You’ve surely heard them either on TV or online; “the snowflake generation,” “People are too sensitive,” “Everyone is offended by everything,” and the notorious “ok boomer.” The problem with all these statements is that they all generalize entire generations based on their level of offense. Of course, anyone with a pulse can be offended, if they choose to be, regardless of age. However, I believe that there are higher trends of offense because of Twitter.
I point to Twitter and Facebook for the hotspots of offense to be taken, because social media polices behavior, by approving and punishing people, behaviors, and posts. Back in the 1950s, people of course were offended by things too, but they had no outlet for it other than those in their immediate vicinity. Now, you can send your opinions to outer space and back, and to millions of people if you want.
According to Merriam-Webster, to offend is “to cause (a person or group) to feel hurt, angry, or upset by something said or done.” When we are offended, we believe that one of our moral codes has been violated, prompting us to speak out. For example, if someone makes a joke about a topic that is personal to you, you may choose to take it as a personal attack and make it a subjective emotional experience, rather than the objective joke it is.
The issue is when people take offense at things that have nothing to do with them, yelling “I am offended because I can be!” A perfect example of this is on YouTube when a commenter says “That joke about drugs was not funny!” and right under that comment someone says, “As a former (insert drug) user, I found this skit to be hilarious.” Does having a personal connection to something give you greater authority over a joke than an outsider? It depends based on who you ask.
That is not to say that some statements and jokes are not just plain offensive; most people, I believe, can agree that any type of slur (racial, sexual, etc.) should be treated as offensive and outdated. However, that raises the question: How far is too far?
Comedy has been known for pushing the lines, and rightfully so, to start conversations. Famous comedian George Carlin said that “It’s a comedian’s duty to find the line and deliberately cross over it.”
Even Steve Carrell, famous for playing Michael Scott in the TV series “The Office,” when asked about a reboot or reunion said that “it might be impossible to do that show today and have people accept it the way it was accepted 10 years ago.” His character, Michael Scott is an offensive and rude, but funny, character. His character is not meant to represent a model boss, but if people take it seriously, they would miss the point and the humor of his outrageous behavior.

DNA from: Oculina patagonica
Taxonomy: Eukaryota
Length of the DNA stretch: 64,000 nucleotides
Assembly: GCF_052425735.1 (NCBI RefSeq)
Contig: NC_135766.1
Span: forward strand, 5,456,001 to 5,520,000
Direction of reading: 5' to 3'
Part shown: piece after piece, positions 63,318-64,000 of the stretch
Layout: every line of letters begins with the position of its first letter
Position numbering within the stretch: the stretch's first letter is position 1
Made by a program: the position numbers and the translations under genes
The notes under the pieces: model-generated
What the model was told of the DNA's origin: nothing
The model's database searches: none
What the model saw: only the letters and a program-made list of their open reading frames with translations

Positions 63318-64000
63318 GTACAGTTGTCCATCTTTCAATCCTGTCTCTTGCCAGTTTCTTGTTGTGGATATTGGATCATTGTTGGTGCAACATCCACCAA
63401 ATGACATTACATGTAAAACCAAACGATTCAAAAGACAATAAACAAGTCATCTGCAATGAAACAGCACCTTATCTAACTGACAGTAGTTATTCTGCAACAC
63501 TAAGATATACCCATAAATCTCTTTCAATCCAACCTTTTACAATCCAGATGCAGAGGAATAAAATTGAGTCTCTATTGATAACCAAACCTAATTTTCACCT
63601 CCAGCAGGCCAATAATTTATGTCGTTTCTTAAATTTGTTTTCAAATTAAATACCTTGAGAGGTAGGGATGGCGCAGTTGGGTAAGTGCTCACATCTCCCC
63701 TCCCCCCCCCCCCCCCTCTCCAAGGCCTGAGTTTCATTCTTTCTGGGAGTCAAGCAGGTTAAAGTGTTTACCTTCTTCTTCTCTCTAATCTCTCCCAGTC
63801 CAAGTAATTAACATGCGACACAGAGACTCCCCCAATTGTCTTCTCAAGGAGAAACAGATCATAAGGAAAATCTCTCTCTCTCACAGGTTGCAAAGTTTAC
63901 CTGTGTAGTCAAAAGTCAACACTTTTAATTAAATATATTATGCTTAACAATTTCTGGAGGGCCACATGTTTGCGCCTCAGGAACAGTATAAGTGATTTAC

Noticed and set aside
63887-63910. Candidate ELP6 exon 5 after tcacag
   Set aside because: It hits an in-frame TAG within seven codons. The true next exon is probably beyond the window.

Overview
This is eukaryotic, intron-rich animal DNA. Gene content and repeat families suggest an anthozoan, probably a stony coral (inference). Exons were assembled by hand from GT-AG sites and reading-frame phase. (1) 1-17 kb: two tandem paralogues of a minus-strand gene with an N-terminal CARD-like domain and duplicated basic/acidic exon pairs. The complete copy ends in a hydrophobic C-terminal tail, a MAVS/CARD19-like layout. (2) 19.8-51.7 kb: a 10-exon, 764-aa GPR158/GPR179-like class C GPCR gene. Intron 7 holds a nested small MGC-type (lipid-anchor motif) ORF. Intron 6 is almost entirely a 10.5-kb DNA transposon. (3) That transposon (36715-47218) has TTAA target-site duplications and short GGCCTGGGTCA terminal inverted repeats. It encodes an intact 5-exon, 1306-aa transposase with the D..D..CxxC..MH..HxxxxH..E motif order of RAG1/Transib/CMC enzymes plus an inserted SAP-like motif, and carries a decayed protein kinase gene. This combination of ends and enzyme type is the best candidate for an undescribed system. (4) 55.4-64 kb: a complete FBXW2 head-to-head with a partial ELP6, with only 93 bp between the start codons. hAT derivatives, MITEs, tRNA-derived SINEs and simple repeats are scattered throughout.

Being offended by something immediately shuts down any conversation that could be had about why someone thinks that way and said that. Irshad Manji, author of “Don’t Label Me: An Incredible Conversation for Divided Times,” gave an excellent speech about how we need to teach kids how to “embrace people as complex individuals, and not mascots of this or that tribe.” She argues that by engaging those with who we disagree with, we can learn from them. But, when we take offense, “we’re in reactive mode” and miss opportunities to gain knowledge or insight from another person’s point of view.
As alluded to before, there are of course just ignorant individuals who will spew hatred, because that’s what they were taught growing up. However, you can also learn from these ignorant individuals, or, at the very least, learn how not to be.
My problem with ‘ok boomer,’ while comical, is that it is a generalizing statement. Generalizations and stereotypes are generally wrong, and a lazy attempt to label large groups of individuals, rather than spending the time to get to know the individuals of that group. It seems as though many (not all) young individuals, specifically millennials, are upset at being labeled as entitled and lazy by boomers. Ironically, though, the generation that is supposedly most tolerant of other individuals, is attacking another generation for their beliefs. Albeit, that doesn’t automatically mean boomers have said and done everything perfectly, nor millennials; both are far from perfection.
I challenge you next time you see or hear something offensive not to immediately dismiss that person, but ask them why they think that. Similar to emotions, sometimes you just can’t help being offended. If someone makes a comment or joke about a topic that is personal, you can’t help being upset at another person’s perceived ignorance. But if you take a step back, and realize you are not the spokesperson for whatever topic that was just discussed, you can have a conversation rather than an argument over Twitter about why you feel you’re right.